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African countries have potential to influence
negotiations at Wold Wildlife Conference: minister

JOHANNESBURG, (Xinhua) -- African countries have the potential to influence the negotiations at the upcoming World Wildlife Conference, South African Minister of Environmental Affairs Edna Molewa said on Tuesday.

South Africa will support proposals and working documents that promote sustainable use of natural resources, provided they have a scientific basis and are aimed at securing the long term conservation of the species, Molewa said at a press briefing on preparations for the conference, officially known as the meeting of the 17th Conference of the Parties to the Convention on the International Trade in Endangered Species of Wild Fauna and Flora (CITES CoP17).

South Africa will host the conference from September 24 to October 5 in Johannesburg.

This will be the fourth Conference of the Parties to CITES to be held on the African continent since 1975.

An estimated 3,500 delegates to CITES CoP17 will attend the conference. This not only includes ministers and government representatives from the member countries, but also representatives from inter-governmental and non-governmental organisations, civil society and other stakeholders, Molewa said.

South Africa is a founding member of CITES. The Convention was adopted on March 3, 1973, but only came into force on July 1, 1975. Today, 183 Parties are signatory to the Treaty, which has as its aim to ensure that international trade in specimens of listed wild animals and plants does not threaten their survival in the wild.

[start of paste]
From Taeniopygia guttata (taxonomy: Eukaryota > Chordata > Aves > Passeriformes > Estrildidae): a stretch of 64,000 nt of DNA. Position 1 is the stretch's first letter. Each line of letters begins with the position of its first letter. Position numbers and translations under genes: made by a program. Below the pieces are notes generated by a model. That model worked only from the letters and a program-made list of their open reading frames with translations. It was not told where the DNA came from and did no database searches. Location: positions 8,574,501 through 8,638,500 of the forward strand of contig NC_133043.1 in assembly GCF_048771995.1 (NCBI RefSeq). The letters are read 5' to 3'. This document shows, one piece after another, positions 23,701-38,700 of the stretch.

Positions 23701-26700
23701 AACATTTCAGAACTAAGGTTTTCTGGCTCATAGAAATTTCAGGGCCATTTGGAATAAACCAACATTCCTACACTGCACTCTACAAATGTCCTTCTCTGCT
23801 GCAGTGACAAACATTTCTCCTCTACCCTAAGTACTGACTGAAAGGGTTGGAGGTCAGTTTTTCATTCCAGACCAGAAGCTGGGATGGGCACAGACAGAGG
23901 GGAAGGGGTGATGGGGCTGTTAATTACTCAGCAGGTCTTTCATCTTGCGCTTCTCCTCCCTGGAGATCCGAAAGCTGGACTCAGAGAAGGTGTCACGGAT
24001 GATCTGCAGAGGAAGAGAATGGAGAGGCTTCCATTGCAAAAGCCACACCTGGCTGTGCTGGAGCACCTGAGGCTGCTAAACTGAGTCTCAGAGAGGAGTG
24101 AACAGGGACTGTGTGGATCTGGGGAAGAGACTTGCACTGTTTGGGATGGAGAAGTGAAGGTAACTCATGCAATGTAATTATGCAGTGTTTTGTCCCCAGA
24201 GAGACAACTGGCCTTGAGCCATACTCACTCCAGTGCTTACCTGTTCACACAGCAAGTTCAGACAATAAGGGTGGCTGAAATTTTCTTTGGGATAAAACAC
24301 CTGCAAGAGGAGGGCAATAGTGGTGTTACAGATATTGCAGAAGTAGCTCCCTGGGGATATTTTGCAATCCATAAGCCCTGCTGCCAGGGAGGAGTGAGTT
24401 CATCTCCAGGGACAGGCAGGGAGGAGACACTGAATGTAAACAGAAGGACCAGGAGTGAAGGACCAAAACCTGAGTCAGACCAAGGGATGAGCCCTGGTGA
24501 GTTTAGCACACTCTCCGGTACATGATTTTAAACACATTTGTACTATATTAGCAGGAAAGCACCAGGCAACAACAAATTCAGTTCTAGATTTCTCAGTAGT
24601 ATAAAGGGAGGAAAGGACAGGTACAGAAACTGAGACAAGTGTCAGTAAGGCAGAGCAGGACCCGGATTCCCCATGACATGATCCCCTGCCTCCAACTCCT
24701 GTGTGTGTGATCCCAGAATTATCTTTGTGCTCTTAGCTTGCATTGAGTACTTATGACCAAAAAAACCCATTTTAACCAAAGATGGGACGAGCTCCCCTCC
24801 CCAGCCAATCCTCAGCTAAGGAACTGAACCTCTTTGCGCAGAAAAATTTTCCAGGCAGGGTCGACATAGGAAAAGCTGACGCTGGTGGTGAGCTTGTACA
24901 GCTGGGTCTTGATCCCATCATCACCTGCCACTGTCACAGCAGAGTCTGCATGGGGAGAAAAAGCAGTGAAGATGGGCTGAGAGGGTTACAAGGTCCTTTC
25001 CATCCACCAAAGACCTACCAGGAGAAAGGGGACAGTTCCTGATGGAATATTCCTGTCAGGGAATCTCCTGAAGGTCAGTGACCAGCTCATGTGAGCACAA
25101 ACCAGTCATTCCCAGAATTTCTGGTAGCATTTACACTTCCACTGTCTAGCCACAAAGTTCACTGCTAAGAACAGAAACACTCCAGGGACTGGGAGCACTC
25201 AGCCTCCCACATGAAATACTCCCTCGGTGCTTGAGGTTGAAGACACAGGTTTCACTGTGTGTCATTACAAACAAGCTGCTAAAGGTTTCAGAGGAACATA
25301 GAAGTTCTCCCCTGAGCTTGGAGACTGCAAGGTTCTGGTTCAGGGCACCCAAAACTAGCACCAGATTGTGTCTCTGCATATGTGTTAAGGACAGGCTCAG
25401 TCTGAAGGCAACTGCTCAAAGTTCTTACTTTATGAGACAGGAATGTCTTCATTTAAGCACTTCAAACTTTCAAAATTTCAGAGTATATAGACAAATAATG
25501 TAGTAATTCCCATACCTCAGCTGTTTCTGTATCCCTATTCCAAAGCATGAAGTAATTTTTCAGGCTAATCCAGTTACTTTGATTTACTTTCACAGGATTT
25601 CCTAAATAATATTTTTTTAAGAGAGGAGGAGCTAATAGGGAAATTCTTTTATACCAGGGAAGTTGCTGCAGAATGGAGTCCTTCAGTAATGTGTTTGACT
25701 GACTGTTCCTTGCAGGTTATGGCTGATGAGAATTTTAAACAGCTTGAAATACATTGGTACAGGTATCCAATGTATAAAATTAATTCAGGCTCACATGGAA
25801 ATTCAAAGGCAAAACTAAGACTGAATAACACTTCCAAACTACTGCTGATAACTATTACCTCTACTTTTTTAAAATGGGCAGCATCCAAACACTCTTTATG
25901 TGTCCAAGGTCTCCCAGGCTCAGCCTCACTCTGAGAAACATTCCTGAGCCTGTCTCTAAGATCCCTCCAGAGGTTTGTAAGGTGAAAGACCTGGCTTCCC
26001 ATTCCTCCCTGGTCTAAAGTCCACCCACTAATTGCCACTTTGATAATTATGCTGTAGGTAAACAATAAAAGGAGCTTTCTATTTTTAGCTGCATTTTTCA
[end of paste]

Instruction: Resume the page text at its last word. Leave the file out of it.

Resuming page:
More than 120 documents will be considered during the conference. Among these documents, 60 are proposals to amend the lists of species subject to CITES trade controls.

The Conference will also deliberate on the role of CITES in securing the livelihoods of people living with wildlife and ensuring communities are considered in terms of interventions implemented in terms of the Convention. Other issues to be discussed include the legal and sustainable wildlife trade, measures to tackle illicit wildlife trafficking, and enhanced enforcement.

Topics such as interventions to address the poaching of elephant, the proposed listing of elephant, lion, rosewood species and sharks, as well as the illegal trade in rhino horn and pangolin, are probably the areas that will receive the most attention, according to Molewa.

South Africa, Zimbabwe and Namibia have proposed for international trade in elephant ivory. Other 29 African countries are against the idea. Swaziland is also lobbying for the legalization of the sale of rhino horns.



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